The key point to bear in mind is that enlargement happened at a time when global competition was becoming fiercer due to the integration of China and India into the world economy. For West European companies, the choice was not between producing at home or abroad. It was between cutting costs or losing market share – and thus shedding jobs at home anyway. In other words, foreign direct investment (FDI) from west to east may have caused some job losses in West European factories. But by helping German, French or Dutch companies to stay competitive on a global scale, it has also helped to preserve jobs in Germany, France or the Netherlands. A 2004 survey found that 20 per cent of German companies with investments in Eastern Europe had shifted jobs eastward. But three times as many (60 per cent) said their investments had helped to preserve or create jobs at home.

Cars and ICT (information and communications technology) are good examples of how Europe’s new division of labour works. German and French, but also US and Korean car companies have invested billions into a ‘cluster’ of car and component factories in Central Europe. By 2007 Slovakia will produce more cars per 1,000 inhabitants than any other country in the world. Annual car production in the Czech Republic is heading for the one million mark. One out of 25 cars sold around the world now contains an engine produced in Hungary. And Poland churns out more than 850,000 gear boxes a year. Meanwhile, the big West European car companies have concentrated at home on design and marketing, as well as the production of the technically difficult parts which they then ship to Eastern Europe for assembly. Most of these companies are doing better now than in the early 1990s.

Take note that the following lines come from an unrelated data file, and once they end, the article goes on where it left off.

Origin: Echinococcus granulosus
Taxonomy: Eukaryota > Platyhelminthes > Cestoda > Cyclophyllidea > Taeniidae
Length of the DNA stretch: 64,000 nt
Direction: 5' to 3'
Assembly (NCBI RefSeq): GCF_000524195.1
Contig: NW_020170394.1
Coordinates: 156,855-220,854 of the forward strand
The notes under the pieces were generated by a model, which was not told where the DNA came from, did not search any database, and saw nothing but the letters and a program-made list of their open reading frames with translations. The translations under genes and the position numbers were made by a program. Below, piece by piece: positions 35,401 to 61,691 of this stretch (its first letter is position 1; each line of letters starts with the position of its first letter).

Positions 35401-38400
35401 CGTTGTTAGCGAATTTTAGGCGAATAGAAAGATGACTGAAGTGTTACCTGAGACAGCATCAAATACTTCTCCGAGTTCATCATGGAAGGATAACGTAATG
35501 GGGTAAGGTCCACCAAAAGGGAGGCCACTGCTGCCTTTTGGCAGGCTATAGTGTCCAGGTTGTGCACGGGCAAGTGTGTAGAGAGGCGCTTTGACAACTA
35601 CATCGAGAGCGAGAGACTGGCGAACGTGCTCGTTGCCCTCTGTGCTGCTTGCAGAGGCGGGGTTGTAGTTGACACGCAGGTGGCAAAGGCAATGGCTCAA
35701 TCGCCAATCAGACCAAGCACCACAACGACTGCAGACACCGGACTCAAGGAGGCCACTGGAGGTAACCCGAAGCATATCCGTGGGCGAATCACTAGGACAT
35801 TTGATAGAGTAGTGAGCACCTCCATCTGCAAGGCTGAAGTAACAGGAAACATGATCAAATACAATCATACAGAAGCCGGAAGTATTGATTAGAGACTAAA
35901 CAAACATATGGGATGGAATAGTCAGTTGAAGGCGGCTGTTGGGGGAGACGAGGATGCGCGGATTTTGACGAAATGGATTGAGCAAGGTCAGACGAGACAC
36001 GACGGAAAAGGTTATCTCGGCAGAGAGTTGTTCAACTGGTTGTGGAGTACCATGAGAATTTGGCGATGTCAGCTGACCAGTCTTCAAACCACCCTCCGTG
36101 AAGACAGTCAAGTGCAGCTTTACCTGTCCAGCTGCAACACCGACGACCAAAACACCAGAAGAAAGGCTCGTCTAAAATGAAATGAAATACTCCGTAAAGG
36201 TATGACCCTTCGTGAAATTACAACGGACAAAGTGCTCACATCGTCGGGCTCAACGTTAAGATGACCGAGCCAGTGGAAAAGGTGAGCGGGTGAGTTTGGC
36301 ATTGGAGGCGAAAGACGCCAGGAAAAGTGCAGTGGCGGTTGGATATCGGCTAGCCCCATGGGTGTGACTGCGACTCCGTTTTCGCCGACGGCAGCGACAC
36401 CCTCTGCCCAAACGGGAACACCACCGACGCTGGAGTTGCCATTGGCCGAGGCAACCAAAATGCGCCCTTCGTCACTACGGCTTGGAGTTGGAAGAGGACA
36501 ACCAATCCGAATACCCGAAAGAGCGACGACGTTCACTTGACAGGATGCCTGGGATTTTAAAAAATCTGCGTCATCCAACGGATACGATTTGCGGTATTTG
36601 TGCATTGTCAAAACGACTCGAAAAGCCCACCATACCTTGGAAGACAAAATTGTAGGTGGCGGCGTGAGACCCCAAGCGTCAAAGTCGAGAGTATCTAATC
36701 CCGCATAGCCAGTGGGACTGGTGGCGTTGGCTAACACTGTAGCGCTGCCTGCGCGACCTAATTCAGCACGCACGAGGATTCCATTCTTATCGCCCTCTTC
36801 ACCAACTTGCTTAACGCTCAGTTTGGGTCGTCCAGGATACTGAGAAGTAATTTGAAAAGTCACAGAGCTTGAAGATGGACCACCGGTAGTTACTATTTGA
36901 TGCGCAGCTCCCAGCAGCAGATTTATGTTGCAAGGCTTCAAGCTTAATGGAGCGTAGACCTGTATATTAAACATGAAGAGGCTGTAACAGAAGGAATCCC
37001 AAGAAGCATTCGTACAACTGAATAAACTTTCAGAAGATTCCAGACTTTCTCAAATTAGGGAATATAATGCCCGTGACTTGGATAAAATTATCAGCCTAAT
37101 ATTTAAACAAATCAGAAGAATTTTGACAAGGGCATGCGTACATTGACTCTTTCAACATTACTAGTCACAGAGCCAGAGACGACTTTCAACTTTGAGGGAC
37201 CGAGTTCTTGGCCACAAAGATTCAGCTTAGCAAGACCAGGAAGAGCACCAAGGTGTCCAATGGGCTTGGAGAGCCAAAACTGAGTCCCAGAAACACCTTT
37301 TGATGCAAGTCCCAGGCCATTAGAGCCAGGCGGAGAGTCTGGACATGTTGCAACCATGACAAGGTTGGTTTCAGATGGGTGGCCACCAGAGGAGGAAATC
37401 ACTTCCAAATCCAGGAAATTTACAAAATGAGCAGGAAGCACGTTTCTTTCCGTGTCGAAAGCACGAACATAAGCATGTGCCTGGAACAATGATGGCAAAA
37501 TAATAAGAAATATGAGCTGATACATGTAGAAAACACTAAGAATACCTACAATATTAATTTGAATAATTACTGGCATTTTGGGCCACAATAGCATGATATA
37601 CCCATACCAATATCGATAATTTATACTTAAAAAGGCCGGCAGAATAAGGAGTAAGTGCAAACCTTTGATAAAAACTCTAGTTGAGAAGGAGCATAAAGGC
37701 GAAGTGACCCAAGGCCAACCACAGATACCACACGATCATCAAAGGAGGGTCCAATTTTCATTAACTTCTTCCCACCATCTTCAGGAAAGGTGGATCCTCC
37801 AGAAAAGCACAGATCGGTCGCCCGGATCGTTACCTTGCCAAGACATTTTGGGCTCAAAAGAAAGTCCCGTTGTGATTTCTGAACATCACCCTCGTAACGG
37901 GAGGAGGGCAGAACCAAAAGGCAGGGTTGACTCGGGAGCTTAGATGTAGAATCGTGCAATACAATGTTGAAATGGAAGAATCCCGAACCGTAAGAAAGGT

ICT is another example. Ericsson and Nokia are now producing their mobile phone handsets in Estonia and Hungary. At home they do R&D, design and some highend manufacturing. Although telecoms is a key industry for both Sweden and Finland, neither country has seen a rise in unemployment since production started to move to Eastern Europe. Similarly, Ireland used to assemble a third of all PCs sold in the EU in the late 1990s. Since then, these assembly lines have moved to Hungary and elsewhere in Eastern Europe, while Ireland’s well-qualified engineers have moved on to high value-added production and related services. Ireland’s computer sector has not suffered net job losses.

Ireland and the Nordic countries have managed the move into higher value-added activities rather smoothly because they have flexible labour and product markets, as well as solid education systems. So workers can easily move on to new growth sectors, in particular in services. The large eurozone countries, with their inflexible labour markets, have found this transition a lot more painful. Workers affected by, or fearful of, factory closures have protested loudly against ‘unfair’ competition from the east. But Western Europe clearly does not have a future as a producer of low value-added, mass manufactured goods. Enlargement, and the opportunities for outsourcing labour-intensive production, have left Western Europe better prepared for globalisation. But Europe’s new division of labour is not static. Now the Central and East European countries are coming under growing pressure from China, which specialises in some of the goods they make. In a globalised economy, both old and new members will have to work hard to stay competitive.